Saturday, 17 December 2011

Brownie of the year 2012, plus it's recession friendly(ish)

My brilliant editor Claire gave me this recipe ages ago.  I baked them, loved them, forgot to blog them.

Since then I've been on a long, failure-filled quest towards the perfect brownie.  Last week I baked a recipe from an ex-Gavroche chef.  His version: awesome, mine: a runny disappointment, not worth typing up.

I return to Claire's recipe today.   As ever I decided to muck about with it and try to make it my own by reducing the sugar and adding dark chocolate chips and vanilla extract. It's in the oven as we speak and I am writing this, half-fearful, half-hopeful.  Suffice to say I licked the spoon to the point of indecency, so flavourwise at least I think it'll be fine...

Here's the line up:
250g unsalted butter
100g plain flour, sieved
400g dark chocolate (Bourneville), broken into melt-able pieces
3 eggs
240g dark muscovado sugar
70g dark chocolate chips
1 tsp baking powder
1 pinch of salt
1 tsp vanilla extract

Three points on ingredients:

Firstly and most importantly: chocolate.  We live in an age of chocolate snobs.  Anything less than Valrhona 70% solids in the shopping basket marks you out as someone who forages from the bins behind Nando's.  Consequently a good old fashioned bar such as Bourneville is no longer as widely available as, say, Green & Blacks.

Unsurprising.  Cadbury make both and charge a lot more for the latter.  Don't get me wrong, I'm not saying Bourneville is better chocolate, just that sometimes, in some recipes - for example this one - you don't need to jizz £2+ on 100g of dark chocolate.

Secondly - dark muscavado sugar:

Reminds me of Fozzie bear...  Not my favourite muppet (lacks edge: give me Animal, Piggy or Waldorf.)  But a muppet nonetheless, and I do love muppets.  I digress.  Dark muscavado, with its treacly smell and soft brown granules holds the promise of melting caramel goodness and makes white caster look somehow chemical and un-foody.

Finally: the dark chocolate chips.  These are entirely unnecessary for a happy, healthy brownie.  Some might argue they're gilding the lily (a misquote from Shakesepeare's, King John, 1595.  The text actually says to gild refined gold, to paint the lily.)  The point is, you don't need them but I love them and will attempt to put them anywhere I can.  Admittedly these chips look a little old and dusty, possibly also from 1595...

However the packaging promises great things:

1. Pre-heat the oven to 170C.

2. Line a brownie tin with greaseproof paper.

3. In a medium sized bowl, sieve together the flour, baking powder and salt - stir briefly to mix - and put to one side.

4. Put the butter and chocolate in a heatproof bowl over a saucepan of barely simmering water (I usually put an inch of water in the saucepan.)  Melt very gently, stir a lot, you do not want to overheat the chocolate.  Bourneville is a lot lighter when it melts than posher chocolate (37% cocoa solids vs. 70%+).

Remove from the heat when both have melted and are looking beautiful and velvety.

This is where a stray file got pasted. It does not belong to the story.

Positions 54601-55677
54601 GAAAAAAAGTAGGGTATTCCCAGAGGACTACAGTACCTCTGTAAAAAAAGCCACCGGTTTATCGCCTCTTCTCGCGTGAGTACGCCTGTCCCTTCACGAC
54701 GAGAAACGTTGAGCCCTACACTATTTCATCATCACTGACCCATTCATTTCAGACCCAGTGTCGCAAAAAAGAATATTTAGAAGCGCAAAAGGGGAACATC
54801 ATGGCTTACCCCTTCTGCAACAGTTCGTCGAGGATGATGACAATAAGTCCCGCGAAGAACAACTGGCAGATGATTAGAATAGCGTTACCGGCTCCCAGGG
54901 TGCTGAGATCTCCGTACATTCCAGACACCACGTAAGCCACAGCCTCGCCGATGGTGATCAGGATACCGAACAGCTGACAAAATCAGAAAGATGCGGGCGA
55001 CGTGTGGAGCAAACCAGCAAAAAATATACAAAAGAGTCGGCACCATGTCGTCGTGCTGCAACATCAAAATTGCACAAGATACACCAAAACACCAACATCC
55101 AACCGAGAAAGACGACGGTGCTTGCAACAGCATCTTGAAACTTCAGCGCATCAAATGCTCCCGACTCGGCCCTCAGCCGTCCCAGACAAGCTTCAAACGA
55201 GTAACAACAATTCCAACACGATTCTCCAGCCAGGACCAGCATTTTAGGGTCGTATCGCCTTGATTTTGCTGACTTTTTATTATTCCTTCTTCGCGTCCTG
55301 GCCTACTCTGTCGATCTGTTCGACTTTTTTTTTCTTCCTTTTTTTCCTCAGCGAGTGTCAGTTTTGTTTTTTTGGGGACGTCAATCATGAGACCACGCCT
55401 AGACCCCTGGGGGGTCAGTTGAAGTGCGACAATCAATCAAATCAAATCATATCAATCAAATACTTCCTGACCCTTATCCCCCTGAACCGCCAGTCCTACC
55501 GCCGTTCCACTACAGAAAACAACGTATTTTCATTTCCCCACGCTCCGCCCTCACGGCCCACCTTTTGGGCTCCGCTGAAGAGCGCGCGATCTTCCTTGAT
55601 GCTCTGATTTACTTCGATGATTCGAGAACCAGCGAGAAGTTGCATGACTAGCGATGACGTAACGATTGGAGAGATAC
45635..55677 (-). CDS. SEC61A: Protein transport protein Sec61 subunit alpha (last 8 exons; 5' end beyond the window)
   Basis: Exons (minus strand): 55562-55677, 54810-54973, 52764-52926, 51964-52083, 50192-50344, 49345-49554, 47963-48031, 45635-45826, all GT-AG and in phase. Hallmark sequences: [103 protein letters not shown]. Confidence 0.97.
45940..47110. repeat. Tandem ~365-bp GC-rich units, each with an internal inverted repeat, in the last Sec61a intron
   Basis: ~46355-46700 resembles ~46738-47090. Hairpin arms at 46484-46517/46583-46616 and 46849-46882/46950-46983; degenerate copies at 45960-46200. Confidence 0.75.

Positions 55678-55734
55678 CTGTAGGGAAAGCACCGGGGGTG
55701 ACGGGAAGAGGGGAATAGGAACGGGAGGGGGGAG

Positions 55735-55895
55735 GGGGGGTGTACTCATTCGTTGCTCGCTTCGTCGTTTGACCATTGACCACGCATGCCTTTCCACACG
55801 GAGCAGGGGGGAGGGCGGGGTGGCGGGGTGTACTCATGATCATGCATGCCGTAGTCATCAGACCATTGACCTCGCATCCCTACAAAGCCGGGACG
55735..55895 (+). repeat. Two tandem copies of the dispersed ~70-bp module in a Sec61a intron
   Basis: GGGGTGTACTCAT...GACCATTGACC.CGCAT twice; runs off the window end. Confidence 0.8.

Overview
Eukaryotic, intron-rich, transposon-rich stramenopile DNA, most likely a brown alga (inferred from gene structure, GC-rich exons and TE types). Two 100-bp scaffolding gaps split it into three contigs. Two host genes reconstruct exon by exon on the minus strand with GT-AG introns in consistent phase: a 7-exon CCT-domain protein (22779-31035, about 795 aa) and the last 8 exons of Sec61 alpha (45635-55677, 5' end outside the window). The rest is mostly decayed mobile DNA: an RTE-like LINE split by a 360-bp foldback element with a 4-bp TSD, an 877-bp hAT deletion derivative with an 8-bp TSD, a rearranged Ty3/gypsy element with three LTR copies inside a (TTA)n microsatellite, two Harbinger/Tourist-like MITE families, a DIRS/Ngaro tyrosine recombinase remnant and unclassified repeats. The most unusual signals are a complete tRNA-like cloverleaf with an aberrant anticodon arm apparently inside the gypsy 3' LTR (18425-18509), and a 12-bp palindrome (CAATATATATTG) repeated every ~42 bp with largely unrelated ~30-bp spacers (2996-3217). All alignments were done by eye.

5. In your final bowl, i.e. the bowl you're going to end up putting all the ingredients in (so make sure it's big enough and has room to stir and whisk) break the eggs.

6. With an electric handwhisk, whisk them on a gentle speed for a minute to get some air in.  They should just look beaten by the time you're done - you're not expecting any major state change.
7. Keep whisking gently and add the dark muscovado sugar, one spoon at a time.  (Tablespoon or approximation is fine, the point is to do it gradually.)  By the end of this stage you should have a medium caramel coloured, quite thick combo of egg and sugar.  The whole egg and sugar stage should take no longer than 3 minutes.

8. With a metal spoon, mix in the melted chocolate and butter mixture and the vanilla extract.  When you're done it'll look like this:
9. With a spatula - in this instance with Albert the spatula - gently fold in the flour, baking powder + salt mix.

10.  When combined chuck in the chocolate chips, give one more gentle stir with the spatula, and pour into the brownie tin.

The mixture will be extremely thick (cast of TOWIE thick) at this point.

11. Put in the middle of the middle shelf of your oven for 40 minutes.  As per the golden rule of brownies, most clearly articulated by Ottolenghi in his first book, timing is all: better to under than overdo, watch like a hawk, know your oven, etc.

The finished brownies should have risen and be starting to firm up on top.  Put a skewer in and it should still come out a bit sticky (I lack skewers, hence the fork):

I was slightly scared of the monster I'd created at this stage.  As you'll see it has developed a slightly plasticky looking, wrinkly film, which looks even more alarming in close-up:

Fear not.  It all works out in the end.

Leave to cool in the tin for about 30 mins, then transfer to a wire cooling rack.

Have just eaten this brownie at around 50 minutes after oven-release time, and I have to say it is  definitely the best brownie I've baked or eaten this year.  It is everything I ever want in a brownie:

Intensely chocolatey
Perfect texture combo: definite firm crispy crust on the top, immediately giving way to light yet lush fudginess, with the added treat of semi-molten melted chips within.

Warning - it is full on and not for the faint hearted.  If you don't like extremely rich, deep, dark chocolate brownies, then avoid this brownie.  But if you like brownies that look like this: